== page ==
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Repairing Gears 

Man fixing gears

Sometimes, creating a new gear simply isn’t an option. Replacement is costly, and worse, it can often take weeks to produce a new gear and ship it to a customer. Repairing your gears, however, may be the most efficient option, and the one that saves you the most in terms of lost production time. Is repairing your broken or stripped gear the best option to get you back up and running? Read on to learn more from the experts at Illinois Pulley & Gear.

Challenges of Building up Worn Gears

Let’s start with the obvious: everyone faces the un-relinquishing constraints of time and money. If we had all the money in the world, perhaps there would be no need to repair worn down gears once their age started to show. We could keep new and identical copies in our expansive warehouses. The same goes for time – if we never faced a deadline, or never had to stop production on our machines, we could meticulously repair our old gears until they were as good as (or better than) new. However, we live in the real world, where we almost always need to repair gears in the most time sensitive and economically efficient way.

Whether you’re dealing with a first to market prototype or a delicate custom gearbox, the process of building up worn gears always presents a few trials. Due to the challenges involved in building up worn gears, most gearboxes can’t always receive top of the line rebuilds. And unfortunately, after all is said and done, some gears simply can’t be properly repaired after all.

Fixing Cracks in Gears

If a gear has a bad crack, for instance, it will likely require complete removal and replacement. It can also be next to impossible to repair weld teeth on other gears. While some repair shops are capable of valiant efforts, the longer term results are not always the kind that can withstand the test of time. After any item is welded—in the wake of post weld relief—a comprehensive look over must be conducted to detect cracks in the item.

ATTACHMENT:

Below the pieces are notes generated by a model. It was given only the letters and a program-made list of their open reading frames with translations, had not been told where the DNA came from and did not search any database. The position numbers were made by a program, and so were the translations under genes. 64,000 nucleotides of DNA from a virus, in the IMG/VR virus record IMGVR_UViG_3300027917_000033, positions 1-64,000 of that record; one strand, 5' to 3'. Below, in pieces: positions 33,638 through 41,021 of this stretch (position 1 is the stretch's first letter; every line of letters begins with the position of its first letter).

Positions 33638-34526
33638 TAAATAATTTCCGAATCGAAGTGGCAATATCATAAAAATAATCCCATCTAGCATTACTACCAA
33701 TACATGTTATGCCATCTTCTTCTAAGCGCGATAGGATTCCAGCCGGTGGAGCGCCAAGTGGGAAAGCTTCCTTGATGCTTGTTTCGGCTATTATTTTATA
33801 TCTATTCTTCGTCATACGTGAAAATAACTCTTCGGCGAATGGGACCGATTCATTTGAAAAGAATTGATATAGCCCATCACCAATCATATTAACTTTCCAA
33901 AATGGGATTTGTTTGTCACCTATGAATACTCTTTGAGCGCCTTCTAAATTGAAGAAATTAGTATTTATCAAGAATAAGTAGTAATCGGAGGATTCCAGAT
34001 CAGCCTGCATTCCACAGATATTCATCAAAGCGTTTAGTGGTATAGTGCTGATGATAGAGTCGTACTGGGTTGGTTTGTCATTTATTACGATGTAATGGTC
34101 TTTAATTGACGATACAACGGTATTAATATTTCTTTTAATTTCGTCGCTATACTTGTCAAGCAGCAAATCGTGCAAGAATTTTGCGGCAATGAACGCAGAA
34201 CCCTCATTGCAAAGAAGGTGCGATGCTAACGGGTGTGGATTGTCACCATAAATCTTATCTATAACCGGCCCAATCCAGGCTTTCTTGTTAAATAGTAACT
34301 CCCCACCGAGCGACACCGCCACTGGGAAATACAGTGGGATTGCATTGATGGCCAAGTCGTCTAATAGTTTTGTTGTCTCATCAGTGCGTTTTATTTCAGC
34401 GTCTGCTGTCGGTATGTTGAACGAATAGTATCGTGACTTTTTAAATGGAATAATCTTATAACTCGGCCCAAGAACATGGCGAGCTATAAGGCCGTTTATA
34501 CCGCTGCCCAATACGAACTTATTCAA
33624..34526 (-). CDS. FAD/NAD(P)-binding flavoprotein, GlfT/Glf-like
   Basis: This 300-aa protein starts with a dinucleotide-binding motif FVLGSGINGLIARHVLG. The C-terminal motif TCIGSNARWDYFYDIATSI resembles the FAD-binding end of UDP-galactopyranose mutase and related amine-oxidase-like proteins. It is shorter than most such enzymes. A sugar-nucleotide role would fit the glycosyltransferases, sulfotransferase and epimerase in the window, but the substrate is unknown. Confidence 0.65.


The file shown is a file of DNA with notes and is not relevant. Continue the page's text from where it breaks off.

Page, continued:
Rebuilding and Repairing Large Gears

Some larger gears have very complicated and intricate hub configurations, and these can also post a challenge in building up worn gears. It may be possible to accomplish repair through a process that begins with removal of all the gear’s teeth. After the teeth have been removed, the hub can be machined to serve as the center for a pinned steel tire, which can in turn serve as a blank for newly made gear teeth. This pinned steel tire must be shrink-fitted, however, to ensure that it will not rotate around on the hub, rendering the gear nonfunctional. It can seem daunting to calculate the fit amount you will need to prevent the tire from rotating on the hub, but you can use the formula required for a keyless coupling joint. All in all, this process can certainly take up a lot of time, but it is a sound choice for a reliable repair.

Rebuilding Gear Teeth

If the teeth on a gear have been worn down, it is possible to resurface them if the root filets of the gear are still in solid shape. While grinding down the roots of a gear can pose some challenges, it can be done. Surface hardened gears present yet another dilemma: the consideration of the reduction in case depth.